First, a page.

Few people remember Apple's range of rack-mounted servers, and it's not altogether surprising; Apple only made them for a few years before giving up on specialised server hardware altogether, and anyway they're things only bought by businesses.
Their design deserves to be celebrated, though; server cases are often unconsidered plastic shells wrapping powerful internals, but Apple’s design was not only attractive – in an overtly techy, blinking-lights kinda way – but considered and useful. A rack of Xserves and Xserve RAIDs with their lights glittering away as they worked always looked like particularly well-designed sci-fi.
09. iPhone 5
You could pick the original iPhone or the stunning, dense iPhone 4, but for me it's the iPhone 5 that looks the best – especially this black version. I'm totally on board with the bright colours of the iPhone 5c, or the Champagney gold Apple is using more and more, but the stealth styling of the black iPhone 5 takes some beating for a particular brand of masculine beauty.
Its almost military appearance makes it look like a prop from a film set it the near future, a feeling compounded by how light it felt when you held it.
10. MacBook (2015)
Apple's most recent Macs are preposterously slim, and there's something incredibly beguiling about a machine whose form has been shaved so thin that it's almost not there at all. It's very nearly a two-dimensional screen hinged onto a two-dimensional keyboard, and that – Apple's ability to do things in industrial design that just don't seem like they should be possible – is one of the reasons Apple makes some of the most beautiful and covetable hardware in the world. However, it also makes some absolute dogs...
Now: five of the ugliest Apple products ever made!
01. Macintosh Color Classic
While the Macintosh, the SE/30, the Classic, Classic II and Performa 200 all looked balanced and considered, the Color Classic – the last of the iconic compact Macs built around a 9-inch screen – was an abomination.
Sure, you get a colour screen, which was a big deal, but look at that styling! The proportions have been completely destroyed, the case bulges in unnatural place as if it's been injected with steroids, and the whole effect is utterly jarring to the eye. Do not like.
02. Power Macintosh G3 (All-in-One)
Happily for the general population, this monstrosity was limited to education markets, though what the poor kids had done to warrant having it thrust upon them is anyone's guess.
It's a hideous bastard love-child of traditional beige boxes and the just-around-the-corner swooping styling of the iMac and Blue and White Power Mac G3 – or to put it more kindly, it was a 'transition' design – and the styling is incredibly uncomfortable. It was nicknamed the 'molar', and since it sets out teeth on edge that seems entirely appropriate.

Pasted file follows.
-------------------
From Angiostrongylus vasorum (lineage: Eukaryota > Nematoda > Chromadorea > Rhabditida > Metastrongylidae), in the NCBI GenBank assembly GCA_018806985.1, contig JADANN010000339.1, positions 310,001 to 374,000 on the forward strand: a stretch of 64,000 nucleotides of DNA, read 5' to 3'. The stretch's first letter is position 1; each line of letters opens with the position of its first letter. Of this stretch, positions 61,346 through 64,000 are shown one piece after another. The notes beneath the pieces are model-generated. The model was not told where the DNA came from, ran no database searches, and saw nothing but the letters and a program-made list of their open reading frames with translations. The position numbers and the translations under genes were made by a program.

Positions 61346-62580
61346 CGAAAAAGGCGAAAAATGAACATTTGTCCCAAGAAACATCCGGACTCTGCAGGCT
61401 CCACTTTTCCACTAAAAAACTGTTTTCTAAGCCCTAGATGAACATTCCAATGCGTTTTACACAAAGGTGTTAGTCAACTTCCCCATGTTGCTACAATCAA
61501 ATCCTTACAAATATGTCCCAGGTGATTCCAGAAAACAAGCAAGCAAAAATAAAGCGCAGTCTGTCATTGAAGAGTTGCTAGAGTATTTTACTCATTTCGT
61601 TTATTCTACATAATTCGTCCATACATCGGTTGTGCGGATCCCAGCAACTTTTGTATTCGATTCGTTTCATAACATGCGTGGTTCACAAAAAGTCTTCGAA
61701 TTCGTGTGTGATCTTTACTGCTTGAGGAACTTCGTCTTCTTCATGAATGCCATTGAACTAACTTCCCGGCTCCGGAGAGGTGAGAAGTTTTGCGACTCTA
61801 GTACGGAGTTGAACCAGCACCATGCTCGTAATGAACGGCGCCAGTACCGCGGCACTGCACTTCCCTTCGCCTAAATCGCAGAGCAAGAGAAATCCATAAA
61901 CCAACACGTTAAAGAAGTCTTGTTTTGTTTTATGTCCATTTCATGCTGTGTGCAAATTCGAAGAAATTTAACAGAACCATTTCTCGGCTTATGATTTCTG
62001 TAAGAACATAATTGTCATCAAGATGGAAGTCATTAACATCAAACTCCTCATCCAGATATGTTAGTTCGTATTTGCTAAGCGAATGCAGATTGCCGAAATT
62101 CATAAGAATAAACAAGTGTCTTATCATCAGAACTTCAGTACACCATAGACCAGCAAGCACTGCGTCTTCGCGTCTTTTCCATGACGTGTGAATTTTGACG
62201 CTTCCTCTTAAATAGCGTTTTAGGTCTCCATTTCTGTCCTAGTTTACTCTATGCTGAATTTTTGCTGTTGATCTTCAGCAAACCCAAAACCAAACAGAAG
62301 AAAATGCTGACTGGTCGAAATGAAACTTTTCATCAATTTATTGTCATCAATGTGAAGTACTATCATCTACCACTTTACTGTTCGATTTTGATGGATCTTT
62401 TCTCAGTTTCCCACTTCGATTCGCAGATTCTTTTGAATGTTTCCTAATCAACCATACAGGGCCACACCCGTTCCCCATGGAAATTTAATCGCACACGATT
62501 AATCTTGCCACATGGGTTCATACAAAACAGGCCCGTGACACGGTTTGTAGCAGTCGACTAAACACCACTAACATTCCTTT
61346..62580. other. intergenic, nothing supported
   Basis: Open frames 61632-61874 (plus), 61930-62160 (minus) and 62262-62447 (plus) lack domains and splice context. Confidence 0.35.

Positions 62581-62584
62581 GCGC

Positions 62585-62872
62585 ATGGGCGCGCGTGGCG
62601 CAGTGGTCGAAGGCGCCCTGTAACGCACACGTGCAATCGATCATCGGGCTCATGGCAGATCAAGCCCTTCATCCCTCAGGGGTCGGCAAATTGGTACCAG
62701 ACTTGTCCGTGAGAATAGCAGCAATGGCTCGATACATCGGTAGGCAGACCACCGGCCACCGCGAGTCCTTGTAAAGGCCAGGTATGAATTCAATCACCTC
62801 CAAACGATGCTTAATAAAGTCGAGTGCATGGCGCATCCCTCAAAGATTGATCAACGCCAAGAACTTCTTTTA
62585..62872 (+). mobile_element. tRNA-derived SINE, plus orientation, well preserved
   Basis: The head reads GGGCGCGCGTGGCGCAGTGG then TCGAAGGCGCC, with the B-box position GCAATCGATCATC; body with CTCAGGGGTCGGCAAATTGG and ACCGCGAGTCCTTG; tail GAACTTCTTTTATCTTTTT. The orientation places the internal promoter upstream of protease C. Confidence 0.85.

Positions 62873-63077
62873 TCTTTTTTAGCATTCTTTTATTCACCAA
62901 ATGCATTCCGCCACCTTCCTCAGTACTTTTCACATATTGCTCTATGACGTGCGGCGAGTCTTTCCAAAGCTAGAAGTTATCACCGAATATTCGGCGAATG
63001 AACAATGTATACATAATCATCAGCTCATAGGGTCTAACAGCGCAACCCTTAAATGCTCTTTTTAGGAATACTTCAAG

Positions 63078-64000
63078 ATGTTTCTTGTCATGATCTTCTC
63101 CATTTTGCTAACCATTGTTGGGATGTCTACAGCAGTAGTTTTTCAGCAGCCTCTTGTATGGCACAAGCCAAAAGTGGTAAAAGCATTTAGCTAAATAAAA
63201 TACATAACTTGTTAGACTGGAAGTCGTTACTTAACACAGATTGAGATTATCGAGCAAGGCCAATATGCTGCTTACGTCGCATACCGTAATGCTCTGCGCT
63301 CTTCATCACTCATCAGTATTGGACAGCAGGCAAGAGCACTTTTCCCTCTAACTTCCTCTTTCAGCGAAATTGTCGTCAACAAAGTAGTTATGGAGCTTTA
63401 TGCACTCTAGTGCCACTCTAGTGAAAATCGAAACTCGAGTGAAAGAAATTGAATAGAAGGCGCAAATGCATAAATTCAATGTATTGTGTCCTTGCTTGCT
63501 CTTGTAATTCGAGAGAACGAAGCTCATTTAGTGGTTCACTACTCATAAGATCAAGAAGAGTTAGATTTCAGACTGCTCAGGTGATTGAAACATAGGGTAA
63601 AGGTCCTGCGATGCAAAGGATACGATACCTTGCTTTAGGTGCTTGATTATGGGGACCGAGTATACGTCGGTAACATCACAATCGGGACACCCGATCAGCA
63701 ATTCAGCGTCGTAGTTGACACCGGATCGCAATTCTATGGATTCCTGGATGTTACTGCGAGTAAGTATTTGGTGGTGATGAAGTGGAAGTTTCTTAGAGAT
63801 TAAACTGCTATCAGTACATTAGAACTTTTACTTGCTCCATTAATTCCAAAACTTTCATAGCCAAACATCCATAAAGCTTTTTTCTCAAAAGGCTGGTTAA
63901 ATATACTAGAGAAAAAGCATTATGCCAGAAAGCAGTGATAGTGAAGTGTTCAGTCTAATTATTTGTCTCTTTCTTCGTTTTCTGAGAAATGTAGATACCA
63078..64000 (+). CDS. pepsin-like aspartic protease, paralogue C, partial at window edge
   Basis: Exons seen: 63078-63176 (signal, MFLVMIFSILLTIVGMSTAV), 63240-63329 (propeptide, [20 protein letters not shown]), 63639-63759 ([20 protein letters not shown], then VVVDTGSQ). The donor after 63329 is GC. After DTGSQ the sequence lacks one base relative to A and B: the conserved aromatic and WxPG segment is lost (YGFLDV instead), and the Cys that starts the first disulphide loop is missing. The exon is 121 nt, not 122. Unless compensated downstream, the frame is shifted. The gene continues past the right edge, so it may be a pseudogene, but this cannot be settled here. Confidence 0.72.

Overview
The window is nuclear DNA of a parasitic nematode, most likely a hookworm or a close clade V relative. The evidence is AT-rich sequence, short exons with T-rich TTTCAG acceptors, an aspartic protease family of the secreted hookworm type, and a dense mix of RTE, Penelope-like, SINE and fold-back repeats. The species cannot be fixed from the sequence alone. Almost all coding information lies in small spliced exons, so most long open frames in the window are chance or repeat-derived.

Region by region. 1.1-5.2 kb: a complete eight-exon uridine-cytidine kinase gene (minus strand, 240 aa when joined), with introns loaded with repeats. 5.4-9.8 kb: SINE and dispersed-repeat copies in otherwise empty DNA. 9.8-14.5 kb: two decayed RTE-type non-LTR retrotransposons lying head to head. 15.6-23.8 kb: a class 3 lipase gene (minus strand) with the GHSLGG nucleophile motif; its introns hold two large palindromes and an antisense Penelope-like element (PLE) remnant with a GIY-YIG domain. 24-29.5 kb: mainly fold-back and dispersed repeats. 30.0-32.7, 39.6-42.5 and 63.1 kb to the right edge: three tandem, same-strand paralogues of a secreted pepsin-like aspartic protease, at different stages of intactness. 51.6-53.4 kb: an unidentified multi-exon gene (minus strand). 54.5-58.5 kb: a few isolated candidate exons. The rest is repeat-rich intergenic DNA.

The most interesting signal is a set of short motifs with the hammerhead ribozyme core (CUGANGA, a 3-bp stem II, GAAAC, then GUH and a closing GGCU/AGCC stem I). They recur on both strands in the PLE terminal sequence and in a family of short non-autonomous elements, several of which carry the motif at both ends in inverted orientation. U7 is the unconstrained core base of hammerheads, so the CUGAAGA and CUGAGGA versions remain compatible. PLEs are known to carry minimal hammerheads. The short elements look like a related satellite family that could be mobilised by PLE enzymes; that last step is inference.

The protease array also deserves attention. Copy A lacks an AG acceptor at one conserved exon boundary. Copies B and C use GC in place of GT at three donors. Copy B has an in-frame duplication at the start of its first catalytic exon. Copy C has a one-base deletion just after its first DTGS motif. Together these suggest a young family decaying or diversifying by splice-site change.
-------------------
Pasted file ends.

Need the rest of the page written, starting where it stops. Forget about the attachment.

03. Performa 6400
At first glance, there's nothing terribly wrong with this design, but the more I look at it, the more I get annoyed by the unnecessary layer of 'design' that's slathered all over it. You can see what they were going for – soften the sharp edges of traditional tower designs and it looks friendlier and more modern – but actually it ends up just looking like someone took a perfectly good, honest block of wood and then not been able to stop themselves when they started to sand off the edges.
And that silly-looking foot! And that daft-looking, top-heavy protuberance above the floppy drive! (It was really a spare drive bay, but does rather look like the bulging forehead of a porpoise.) Ugh.
04. Apple Keyboard
When you took this new keyboard out of its box in 2003 you might have been forgiven for thinking it was very attractive. And it was, at that point. But oh my; give it a few months. I don't care how fastidious you were about keeping clean and not eating at your desk, it drew crumbs, dust and hair to it like a very picky black hole. Except it wasn't black; the case was clear, so what you ended up with was a perfect window into all the disgusting crap that had accumulated under the (now also grubby) keys.
More than once I've given one of these a blow to dislodge this gunk only to be rewarded with a faceful of antique detritus and a deep feeling of resentment and sorrow. This keyboard was pretty for about a fortnight, but every one you see in the wild now looks stomach-turningly bad; let's make them extinct.
Ask me tomorrow, and I might put this in the 'most beautiful' category rather than the ugliest. Certainly, it was a bold and welcome break from all the black plastic slabs that dominated laptop design around that time, and I'm certainly not hating on it because it's not butch enough. It hasn’t aged well though, has it? To my eyes today, it looks less 'bold' and more 'wacky' – daft and frivolous for the sake of it.
Note: With thanks to Jonathan Zufi. Many of the images in this post were kindly supplied by Jonathan Zufi, the author of one of my favourite indulgent books about Apple design, Iconic. Jonathan took many hundreds of photos for Iconic – some of which, above, have never been published before – and spoke to some terrific people in the Apple industry about its enduring design prowess. If you love Apple’s hardware a tenth as much as I do, I urge you to treat yourself to a copy. Oh god, that Special Edition!